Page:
Or are Democrats to be allowed a different standard of hypocrisy because of bad economic times? Politico’s Alex Burns thinks so:
It’s not that the usual voices are silent. But faced with a made-to-order personal financial scandal, there’s been only a half-hearted response in the political echo chamber, and the consensus among Washington and media elites seems to be that the economic moment is too serious to be distracted by Geithner’s tax problems.
It’s easy to imagine how things could have turned out differently.
Bill Clinton saw two nominees for attorney general go down when the public responded with fury to revelations that they’d hired illegal nannies. George W. Bush lost a cabinet nominee in the same way. And in 2006 members of Congress found themselves on the wrong end of totally unexpected outrage over a deal to lease American ports to a foreign company, Dubai Ports World.
In many or most of these cases, media commentators and even members of Congress initially reacted with shrugs. Only later, after public anger flared, did Washington join the frenzy.
To date, only a few major voices have spoken out to criticize Geithner. And if there’s a reserve of populist resentment over his appointment, it hasn’t yet erupted into the national media, as in previous nomination controversies.
Perhaps the “consensus” (read, Groupthink) among the press is that Geithner is irreplacable, that the Treasury position is so vital in these perilous financial times that any and all transgressions committed by the nominee must be overlooked for the good of the country.
I don’t think even the Bush Administration would have made that argument and they had a few doozies over the years. But incredibly, even Republicans agree with it:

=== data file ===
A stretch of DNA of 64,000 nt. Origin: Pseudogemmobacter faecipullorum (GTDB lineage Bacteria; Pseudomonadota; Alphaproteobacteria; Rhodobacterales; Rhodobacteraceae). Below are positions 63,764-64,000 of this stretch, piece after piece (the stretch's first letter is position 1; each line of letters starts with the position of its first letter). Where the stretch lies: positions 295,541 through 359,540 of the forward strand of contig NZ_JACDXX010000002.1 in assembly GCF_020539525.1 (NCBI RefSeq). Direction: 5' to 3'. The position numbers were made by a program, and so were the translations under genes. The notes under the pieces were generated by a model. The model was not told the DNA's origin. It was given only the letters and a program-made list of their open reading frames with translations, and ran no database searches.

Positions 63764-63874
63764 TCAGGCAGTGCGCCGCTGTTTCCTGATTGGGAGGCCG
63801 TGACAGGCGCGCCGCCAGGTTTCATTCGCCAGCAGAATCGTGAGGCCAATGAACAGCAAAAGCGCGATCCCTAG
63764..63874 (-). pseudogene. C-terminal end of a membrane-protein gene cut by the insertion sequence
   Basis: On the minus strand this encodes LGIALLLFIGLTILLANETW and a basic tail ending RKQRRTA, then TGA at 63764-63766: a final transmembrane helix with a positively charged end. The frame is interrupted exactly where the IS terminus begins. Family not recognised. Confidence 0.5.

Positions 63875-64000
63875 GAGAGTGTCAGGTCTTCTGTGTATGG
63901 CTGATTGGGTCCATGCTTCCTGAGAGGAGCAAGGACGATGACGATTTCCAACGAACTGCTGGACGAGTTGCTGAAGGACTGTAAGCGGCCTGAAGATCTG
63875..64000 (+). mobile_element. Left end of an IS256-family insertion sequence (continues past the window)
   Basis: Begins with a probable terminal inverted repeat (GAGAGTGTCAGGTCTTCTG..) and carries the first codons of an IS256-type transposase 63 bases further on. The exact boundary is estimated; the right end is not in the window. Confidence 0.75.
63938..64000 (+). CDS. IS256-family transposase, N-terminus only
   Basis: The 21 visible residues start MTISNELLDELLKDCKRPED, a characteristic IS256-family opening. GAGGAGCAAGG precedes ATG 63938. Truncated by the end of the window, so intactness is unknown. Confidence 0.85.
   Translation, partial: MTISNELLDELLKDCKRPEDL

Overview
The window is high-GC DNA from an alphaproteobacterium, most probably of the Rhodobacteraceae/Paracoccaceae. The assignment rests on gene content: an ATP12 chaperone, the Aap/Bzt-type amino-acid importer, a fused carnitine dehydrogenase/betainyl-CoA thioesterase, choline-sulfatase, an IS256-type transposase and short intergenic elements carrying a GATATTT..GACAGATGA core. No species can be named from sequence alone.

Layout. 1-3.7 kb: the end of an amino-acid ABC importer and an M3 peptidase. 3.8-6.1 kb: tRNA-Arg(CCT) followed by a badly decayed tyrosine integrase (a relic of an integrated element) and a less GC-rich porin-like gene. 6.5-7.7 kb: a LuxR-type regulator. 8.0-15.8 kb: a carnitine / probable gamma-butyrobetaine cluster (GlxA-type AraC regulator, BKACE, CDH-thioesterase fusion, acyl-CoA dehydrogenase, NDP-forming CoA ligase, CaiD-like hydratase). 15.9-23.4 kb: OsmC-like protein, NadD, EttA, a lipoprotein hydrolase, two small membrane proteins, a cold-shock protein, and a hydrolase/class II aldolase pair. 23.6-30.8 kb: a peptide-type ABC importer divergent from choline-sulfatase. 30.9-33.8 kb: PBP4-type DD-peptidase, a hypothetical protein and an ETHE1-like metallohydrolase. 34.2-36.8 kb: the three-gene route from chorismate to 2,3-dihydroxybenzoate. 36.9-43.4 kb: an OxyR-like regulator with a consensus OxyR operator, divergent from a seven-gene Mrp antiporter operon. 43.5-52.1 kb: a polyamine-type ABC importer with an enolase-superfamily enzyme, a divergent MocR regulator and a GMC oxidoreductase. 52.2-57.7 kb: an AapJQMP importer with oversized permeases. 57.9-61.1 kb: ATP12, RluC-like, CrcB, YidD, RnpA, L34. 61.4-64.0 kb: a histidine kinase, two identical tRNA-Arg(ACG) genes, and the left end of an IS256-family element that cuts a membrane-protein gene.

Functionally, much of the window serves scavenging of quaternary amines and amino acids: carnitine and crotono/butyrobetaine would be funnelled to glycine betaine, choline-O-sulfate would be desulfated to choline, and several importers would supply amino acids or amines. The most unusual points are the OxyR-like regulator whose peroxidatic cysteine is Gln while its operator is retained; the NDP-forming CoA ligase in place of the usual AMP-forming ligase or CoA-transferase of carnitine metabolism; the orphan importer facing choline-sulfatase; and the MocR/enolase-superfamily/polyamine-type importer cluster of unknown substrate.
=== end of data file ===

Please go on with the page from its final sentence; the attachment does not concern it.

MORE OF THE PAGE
Revelations that Timothy Geithner failed to pay some of his taxes have derailed Democrats’ efforts to install him quickly as President-elect Barack Obama’s treasury secretary, but senators in both parties say his tax problems won’t torpedo his chances for confirmation.
Obama said Wednesday that the disclosures that Geithner had failed to pay $34,000 in taxes between 2001 and 2004 were embarrassing, but added that Geithner’s “innocent mistake” shouldn’t keep him from taking the helm of the new administration’s urgent efforts to revive the economy. Several Republicans agreed that Geithner would get Senate approval and said their party had little appetite for a partisan fight at a precarious time for the economy.
GOP opponents of Geithner should “think this through,” said Sen. Orrin G. Hatch, R-Utah., a member of the Senate Finance Committee that’s considering his nomination. “They’re not going to get anybody better than him from this administration for treasury secretary.”
GOP Senators won’t make a stink because the issue of Geithner’s taxes isn’t on the radar. And the reason its not on the radar is because the press is not covering the issue the way they should and frame it as an “Epic Fail” (a term we will be using a lot over the next 4 years I suspect) of the Obama Administration to live up to their own campaign promise to reform Washington and change the way the government does business.
In a smart political move, the new Administration has put a temporary hold on Geithner’s confirmation hearing. They are waiting for the issue to blow over when, we assume, both Republicans and Democrats can spend the hearings trying to outdo one another in praise of the candidate’s qualifications and integrity.
Welcome to the new Washington. Same as the old Washington.